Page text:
Parents who coerce their children to marry will face jail under moves to be set out tomorrow by David Cameron.
The Prime Minister will announce that forced marriage will be made a criminal offence following reports that up to 8,000 Britons are made to marry against their consent every year. He has previously described the practice – which can include kidnapping, beatings and rape – as "little more than slavery" and "completely wrong".
Most cases of forced marriage involve families from southern Asia, including Pakistan, India, Bangladesh and Afghanistan. Among them are hundreds of girls below the age of 16 who are taken abroad to be coerced into marriage.
The Government's forced-marriage unit – which dealt with 1,500 cases last year – has revealed that a five-year-old girl was one of 400 children it helped. One in five victims was male.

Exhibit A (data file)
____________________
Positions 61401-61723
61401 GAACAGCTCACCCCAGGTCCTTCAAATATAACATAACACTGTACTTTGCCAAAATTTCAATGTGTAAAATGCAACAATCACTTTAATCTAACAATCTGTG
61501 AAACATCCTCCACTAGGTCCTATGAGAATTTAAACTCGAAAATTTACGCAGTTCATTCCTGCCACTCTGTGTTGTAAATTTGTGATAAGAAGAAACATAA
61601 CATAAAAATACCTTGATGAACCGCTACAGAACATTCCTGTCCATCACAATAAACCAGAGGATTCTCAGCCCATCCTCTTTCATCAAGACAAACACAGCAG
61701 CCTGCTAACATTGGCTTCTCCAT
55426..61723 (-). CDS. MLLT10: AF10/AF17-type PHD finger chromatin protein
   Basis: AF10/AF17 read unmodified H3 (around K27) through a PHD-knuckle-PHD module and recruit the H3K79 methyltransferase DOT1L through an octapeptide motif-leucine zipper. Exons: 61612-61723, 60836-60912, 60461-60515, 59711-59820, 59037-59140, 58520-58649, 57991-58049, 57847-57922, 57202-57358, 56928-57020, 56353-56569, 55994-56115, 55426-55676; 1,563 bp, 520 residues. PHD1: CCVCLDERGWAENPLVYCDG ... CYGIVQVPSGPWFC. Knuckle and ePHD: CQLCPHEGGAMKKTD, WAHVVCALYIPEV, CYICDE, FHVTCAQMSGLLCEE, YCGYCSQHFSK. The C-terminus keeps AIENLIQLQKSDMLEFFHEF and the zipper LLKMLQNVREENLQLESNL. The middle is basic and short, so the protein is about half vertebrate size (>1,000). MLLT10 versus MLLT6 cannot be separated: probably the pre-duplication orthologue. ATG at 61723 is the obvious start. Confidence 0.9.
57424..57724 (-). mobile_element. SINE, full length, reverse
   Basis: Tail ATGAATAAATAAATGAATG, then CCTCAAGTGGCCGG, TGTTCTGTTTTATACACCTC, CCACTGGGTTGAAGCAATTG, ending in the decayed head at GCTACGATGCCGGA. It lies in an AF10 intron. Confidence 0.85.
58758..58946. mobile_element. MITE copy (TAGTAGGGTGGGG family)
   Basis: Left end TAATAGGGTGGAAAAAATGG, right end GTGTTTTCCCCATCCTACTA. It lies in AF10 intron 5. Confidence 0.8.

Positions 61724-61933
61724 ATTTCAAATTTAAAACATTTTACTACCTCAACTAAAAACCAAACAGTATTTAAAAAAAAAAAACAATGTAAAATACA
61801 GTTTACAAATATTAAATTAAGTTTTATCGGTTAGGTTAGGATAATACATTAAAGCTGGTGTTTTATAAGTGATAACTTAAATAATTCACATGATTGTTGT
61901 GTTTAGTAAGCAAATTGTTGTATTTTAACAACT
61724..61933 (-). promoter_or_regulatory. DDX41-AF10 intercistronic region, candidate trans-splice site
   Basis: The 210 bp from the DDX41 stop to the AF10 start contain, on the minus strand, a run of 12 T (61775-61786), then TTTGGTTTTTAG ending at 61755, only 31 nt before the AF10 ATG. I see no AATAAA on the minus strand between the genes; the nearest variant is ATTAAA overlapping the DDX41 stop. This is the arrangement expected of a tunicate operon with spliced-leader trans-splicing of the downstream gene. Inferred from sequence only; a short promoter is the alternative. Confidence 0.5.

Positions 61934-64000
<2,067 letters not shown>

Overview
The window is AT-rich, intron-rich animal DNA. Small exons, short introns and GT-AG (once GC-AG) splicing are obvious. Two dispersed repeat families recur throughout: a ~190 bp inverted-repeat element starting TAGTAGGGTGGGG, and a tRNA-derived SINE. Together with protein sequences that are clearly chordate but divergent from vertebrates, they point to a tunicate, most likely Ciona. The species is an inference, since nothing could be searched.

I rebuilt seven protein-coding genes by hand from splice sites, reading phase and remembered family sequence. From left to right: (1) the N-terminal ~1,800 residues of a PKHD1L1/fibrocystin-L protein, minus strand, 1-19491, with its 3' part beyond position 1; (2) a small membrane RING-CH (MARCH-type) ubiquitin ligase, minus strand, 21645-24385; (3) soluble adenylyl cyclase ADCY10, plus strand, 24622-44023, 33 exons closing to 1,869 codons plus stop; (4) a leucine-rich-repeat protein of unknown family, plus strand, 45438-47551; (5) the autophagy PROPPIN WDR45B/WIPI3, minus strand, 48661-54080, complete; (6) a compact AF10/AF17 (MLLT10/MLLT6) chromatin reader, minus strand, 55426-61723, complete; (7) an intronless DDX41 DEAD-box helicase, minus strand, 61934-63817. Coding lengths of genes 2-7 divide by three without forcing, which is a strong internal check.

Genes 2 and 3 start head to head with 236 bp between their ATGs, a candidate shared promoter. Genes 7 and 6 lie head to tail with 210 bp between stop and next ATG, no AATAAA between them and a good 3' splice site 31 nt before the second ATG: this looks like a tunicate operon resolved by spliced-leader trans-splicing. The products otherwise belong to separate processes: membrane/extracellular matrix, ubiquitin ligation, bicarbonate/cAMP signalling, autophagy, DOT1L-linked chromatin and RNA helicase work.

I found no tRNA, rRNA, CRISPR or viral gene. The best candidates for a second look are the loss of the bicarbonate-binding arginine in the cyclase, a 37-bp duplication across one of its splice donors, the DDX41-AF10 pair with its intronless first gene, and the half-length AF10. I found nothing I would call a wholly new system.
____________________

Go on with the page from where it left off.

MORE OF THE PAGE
The Government is already committed to criminalising breaches of forced-marriage protection orders, which are criminal injunctions and carry jail terms of up to two years for contempt of court. But ministers have decided to go further and draw up a new criminal offence for England, Wales and Northern Ireland.
The offence will carry a prison sentence, but the maximum term has not yet been decided.
During consultation on the move, concerns were expressed that criminalising forced marriage altogether could deter victims from coming forward to police.
In October, Mr Cameron announced the consultation in which Theresa May, the Home Secretary, was asked to consult on the criminalisation move and investigate ways to "make sure that such a step would not prevent or hinder [victims] from reporting what has happened to them".
The Prime Minister added that people should not "shy away" from tackling the subject because of "cultural concerns". Tory sources have accused previous Labour governments of ducking the issue.
France, Germany, Belgium, Norway and Denmark have all now introduced specific laws making forced marriage a criminal offence.
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